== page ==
Why does the county make people feed and take care of their livestock, and yet do nothing about these children, who's home is worse and more filthy than most people's barn or outside building? We the people of Hannon and community, think this family should be investigated and something done about it now.
You can't help them by just giving them food and clothing, cause in a very short time, the clothes will be thrown out in the yard like all the rest of the nice clothing that has been given them. People around here has carried in big boxes of clothing to them now for years and in no time, they don't have a thing to wear, and are out begging again. I think the people who don't know about the Williams should know whom they are giving to.
Investigate this family and you will find this is all true and a lot more even worse.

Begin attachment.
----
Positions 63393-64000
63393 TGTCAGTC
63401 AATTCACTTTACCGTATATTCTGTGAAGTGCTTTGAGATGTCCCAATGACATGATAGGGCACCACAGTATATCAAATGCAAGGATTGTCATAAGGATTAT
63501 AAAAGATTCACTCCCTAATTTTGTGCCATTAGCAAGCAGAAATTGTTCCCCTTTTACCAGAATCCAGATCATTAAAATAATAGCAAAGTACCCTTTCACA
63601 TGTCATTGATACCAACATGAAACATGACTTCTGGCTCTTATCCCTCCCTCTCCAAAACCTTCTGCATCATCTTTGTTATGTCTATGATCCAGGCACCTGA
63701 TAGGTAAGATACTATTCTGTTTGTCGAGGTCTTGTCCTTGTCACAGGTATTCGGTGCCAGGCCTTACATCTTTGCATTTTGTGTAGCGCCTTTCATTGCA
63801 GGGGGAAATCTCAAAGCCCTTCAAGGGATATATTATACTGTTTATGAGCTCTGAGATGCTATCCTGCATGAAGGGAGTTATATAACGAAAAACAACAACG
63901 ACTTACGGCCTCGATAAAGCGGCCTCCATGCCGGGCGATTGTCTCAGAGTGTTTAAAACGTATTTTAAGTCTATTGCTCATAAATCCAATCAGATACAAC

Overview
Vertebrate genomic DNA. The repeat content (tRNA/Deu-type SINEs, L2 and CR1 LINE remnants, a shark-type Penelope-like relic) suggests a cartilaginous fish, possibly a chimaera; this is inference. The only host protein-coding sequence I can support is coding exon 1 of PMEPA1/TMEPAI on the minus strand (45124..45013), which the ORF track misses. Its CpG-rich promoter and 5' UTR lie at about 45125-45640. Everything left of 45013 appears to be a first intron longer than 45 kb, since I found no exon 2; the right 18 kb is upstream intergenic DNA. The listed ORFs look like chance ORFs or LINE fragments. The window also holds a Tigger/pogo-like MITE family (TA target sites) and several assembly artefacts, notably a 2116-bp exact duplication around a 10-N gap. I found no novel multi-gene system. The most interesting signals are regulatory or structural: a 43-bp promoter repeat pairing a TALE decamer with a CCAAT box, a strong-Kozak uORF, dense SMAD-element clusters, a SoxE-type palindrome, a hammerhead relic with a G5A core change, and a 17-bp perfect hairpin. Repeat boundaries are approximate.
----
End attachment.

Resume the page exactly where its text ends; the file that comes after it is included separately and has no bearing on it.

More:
P.S. Madeleine, if you have any doubt about this all being true, drive out and visit. . . . Stop and talk to any neighbor close to Hannon or in Hannon. You will really get a story. The children are to be pitied. The way they have to live and do. I think they should be took away and put in homes. Then let her do the best she can or starve. The county can help that way lots better than just giving them food, etc. Another thing. If food is given them uncooked the children eat it raw, cause she's too lazy to cook it.
As it turned out, there was no need for "Madeleine" and her neighbors to travel over Hannon way to investigate the situation since the situation soon traveled to them. A year or so after the above article, the entire Williams herd moved, appropriately, to Lamar. And when they did, the relieved population of Hannon was reduced by roughly half. Without any kids to hold it up, the old hovel itself soon collapsed into a heap.